Schumann’s autograph of the Waldszenen affords us an unobstructed insight into the composer’s working methods. It is namely not a final, fair version of the piano work but an autograph which bears numerous traces of the composition’s development, enabling us to reconstruct the work’s genesis. In the end the manuscript, which is always legible and beautifully written despite crossings out, changes and insertions, was even considered suitable to be used as the model for the engraving by the original publisher. Thus as well as Schumann’s numerous comments there are also notes made by the engraver. The French collector Charles Malherbe once owned the 16-page autograph, which is now in the music department of the French National Library. Schumann is within our reach in this facsimile reproduction, which truly does look extremely similar to the original, with comprehensive comments by the Canadian Schumann expert Margit L. McCorkle.
Details/level of difficulty
- Forest Scenes op. 82
About the composer
Connected with his oeuvre is the term he coined, Poetic Music, with which he strove for a fusion of literature and music, a paradigm particularly seen in his lyric piano pieces prior to 1839. Thereafter he devoted himself to other genres (song, symphony, chamber music, among others).
|1810||Born in Zwickau on June 8, the son of a bookdealer.|
|from 1828||Studies law in Leipzig, piano with Friedrich Wieck. Decision to pursue a career in music.|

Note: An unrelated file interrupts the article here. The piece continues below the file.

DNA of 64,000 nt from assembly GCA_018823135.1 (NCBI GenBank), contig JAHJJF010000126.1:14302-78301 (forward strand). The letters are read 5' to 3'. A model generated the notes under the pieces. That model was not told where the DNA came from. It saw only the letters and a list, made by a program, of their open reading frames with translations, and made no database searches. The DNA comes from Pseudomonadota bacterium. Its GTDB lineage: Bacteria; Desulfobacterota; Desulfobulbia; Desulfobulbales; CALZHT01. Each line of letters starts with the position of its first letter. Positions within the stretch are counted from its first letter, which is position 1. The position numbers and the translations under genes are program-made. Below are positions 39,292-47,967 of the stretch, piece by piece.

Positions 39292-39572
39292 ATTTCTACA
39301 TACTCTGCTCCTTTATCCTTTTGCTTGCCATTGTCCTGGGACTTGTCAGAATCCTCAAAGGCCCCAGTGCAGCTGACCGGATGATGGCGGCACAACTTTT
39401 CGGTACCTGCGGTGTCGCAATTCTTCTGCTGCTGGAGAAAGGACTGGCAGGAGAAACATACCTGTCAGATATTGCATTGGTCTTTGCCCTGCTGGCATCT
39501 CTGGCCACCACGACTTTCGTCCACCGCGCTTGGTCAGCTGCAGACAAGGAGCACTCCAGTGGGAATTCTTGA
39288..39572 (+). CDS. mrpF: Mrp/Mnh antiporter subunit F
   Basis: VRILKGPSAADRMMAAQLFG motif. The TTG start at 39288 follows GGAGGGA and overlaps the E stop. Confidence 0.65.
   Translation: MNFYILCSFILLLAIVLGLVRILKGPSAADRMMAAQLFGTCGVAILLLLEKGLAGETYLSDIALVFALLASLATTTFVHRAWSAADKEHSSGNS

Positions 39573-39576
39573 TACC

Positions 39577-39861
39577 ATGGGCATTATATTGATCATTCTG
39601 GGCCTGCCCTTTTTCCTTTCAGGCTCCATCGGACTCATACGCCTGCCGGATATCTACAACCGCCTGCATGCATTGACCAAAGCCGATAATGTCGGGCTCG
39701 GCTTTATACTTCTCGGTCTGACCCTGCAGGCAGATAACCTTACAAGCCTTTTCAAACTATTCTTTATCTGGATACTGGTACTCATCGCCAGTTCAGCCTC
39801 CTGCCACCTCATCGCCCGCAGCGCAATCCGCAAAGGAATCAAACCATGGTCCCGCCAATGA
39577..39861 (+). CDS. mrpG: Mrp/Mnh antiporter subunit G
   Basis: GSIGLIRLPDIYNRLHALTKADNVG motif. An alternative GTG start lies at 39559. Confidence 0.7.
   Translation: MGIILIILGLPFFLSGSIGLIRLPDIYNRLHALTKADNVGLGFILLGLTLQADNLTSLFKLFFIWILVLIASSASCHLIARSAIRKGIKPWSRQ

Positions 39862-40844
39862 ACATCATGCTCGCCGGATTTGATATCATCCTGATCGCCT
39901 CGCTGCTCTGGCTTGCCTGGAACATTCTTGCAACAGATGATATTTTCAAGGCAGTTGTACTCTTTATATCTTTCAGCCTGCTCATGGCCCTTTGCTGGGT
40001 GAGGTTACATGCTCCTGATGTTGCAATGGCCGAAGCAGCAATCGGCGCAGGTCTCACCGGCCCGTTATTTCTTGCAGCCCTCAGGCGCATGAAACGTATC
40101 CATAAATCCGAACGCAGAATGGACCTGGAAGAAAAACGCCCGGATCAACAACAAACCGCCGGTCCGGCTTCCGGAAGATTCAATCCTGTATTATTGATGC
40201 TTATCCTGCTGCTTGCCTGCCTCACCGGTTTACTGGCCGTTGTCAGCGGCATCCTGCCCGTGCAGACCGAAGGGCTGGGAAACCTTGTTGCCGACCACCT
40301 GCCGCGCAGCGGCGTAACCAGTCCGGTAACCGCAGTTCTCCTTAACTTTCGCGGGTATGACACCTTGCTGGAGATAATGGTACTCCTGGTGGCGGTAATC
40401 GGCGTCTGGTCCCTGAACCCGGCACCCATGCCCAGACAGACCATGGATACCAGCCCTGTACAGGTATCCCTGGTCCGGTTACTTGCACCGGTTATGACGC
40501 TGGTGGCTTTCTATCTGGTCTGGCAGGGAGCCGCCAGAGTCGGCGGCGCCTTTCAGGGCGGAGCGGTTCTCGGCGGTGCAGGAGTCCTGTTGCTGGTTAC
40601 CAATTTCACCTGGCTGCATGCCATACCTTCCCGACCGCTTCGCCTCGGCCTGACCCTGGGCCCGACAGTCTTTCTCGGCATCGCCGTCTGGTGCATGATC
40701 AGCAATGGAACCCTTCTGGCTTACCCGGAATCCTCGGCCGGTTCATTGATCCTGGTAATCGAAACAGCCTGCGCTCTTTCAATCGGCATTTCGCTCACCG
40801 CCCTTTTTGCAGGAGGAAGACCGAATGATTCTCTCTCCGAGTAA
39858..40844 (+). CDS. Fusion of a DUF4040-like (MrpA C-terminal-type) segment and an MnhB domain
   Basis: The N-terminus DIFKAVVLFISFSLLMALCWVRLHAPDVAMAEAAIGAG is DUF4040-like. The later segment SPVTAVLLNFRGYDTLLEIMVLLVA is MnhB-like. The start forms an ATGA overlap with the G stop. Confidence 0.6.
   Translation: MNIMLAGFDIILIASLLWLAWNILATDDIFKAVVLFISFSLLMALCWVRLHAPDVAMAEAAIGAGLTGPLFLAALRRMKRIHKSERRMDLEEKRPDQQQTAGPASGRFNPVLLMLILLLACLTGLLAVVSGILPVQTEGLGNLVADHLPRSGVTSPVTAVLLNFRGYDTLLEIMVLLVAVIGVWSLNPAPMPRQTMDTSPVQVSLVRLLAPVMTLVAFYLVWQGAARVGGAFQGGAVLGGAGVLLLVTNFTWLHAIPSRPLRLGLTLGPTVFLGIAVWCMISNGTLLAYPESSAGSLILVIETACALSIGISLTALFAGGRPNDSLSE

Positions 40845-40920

|1830–39||He exclusively composes piano works, mostly cycles, including “Papillons,” Op. 2 (1829–32); “Carnaval,” Op 9 (1834/35); “Davidsbündlertänze,” Op. 6 (1837); “Kinderszenen” (“Scenes from Childhood”), Op. 15 (1837/38); “Kreisleriana,” Op. 16 (1838); “Noveletten,” Op. 21 (1838).|
|1832||A paralysis of a finger in his right hand makes a career as a pianist impossible. Founding in 1833 of the fantasy brotherhood the “Davidsbund” (“League of David”).|
|1835–44||Editor of the Neue Zeitschrift für Musik (New Journal of Music).|
|1840||Marriage to Clara Wieck; 138 songs, including the Eichendorff Liederkreis, Op. 39; the song cycle “Dichterliebe,” Op. 48|
|1841||Symphony No. 1 in B-flat major (“Spring” Symphony), Op. 38, and Symphony No. 4 in D minor, Op. 120.|
|1842||Three string quartets, Op. 41; further chamber music.|
|1843||Teacher of composition at the Leipzig Conservatory. Oratorio “Paradise and the Peri,” Op. 50.|
|1845||He settles in Dresden. Journey to Russia.|
|1845||Piano Concerto in A minor, Op. 54, Symphony No. 2 in C major, Op. 61.|
|1850||City music director in Düsseldorf. Premiere in Leipzig of his opera “Genoveva,” Op. 81. Symphony in E-flat major (“Rhenish”), Op. 97; Cello Concerto in A minor, Op. 129.|
|1853||Beginning of his friendship with Brahms. Completion of the Scenes from Faust. Violin Concerto in D minor for Joseph Joachim.|
|1854||Suicide attempt and admission to the psychiatric institution in Endenich, near Bonn.|
|1856||Death in Endenich on July 29.|
About the authors
L’interesse del manoscritto autografo riprodotto e pubblicato da Henle sta nella possibilità di rintracciarvi tutte le fasi di composizione, dall’inizio alle correzioni destinate alla stampa. … Accompagnato da un commento molto interessante di Margit L. McCorkle, il fac-simile è pubblicato da Henle in fascicolo cartonato riproducente le rilegature d’epoca …
Es ist spannend, zu sehen, welche Dinge Schumann später für die Druckvorlage strich, welche Ideen er verwarf. Es ist ein lebendiges Zeugnis, das da vor uns liegt. Da kann man dem Henle-Verlag dankbar sein, dass er uns zu einem akzeptablen Preis einen solchen Einblick in den Charakter und die Arbeitsweise von Schumann gibt. Denn nicht nur für den Profi, sondern auch für den Laien ist dieser Faksimile-Druck eine Inspiration für das Spiel der „Waldszenen“.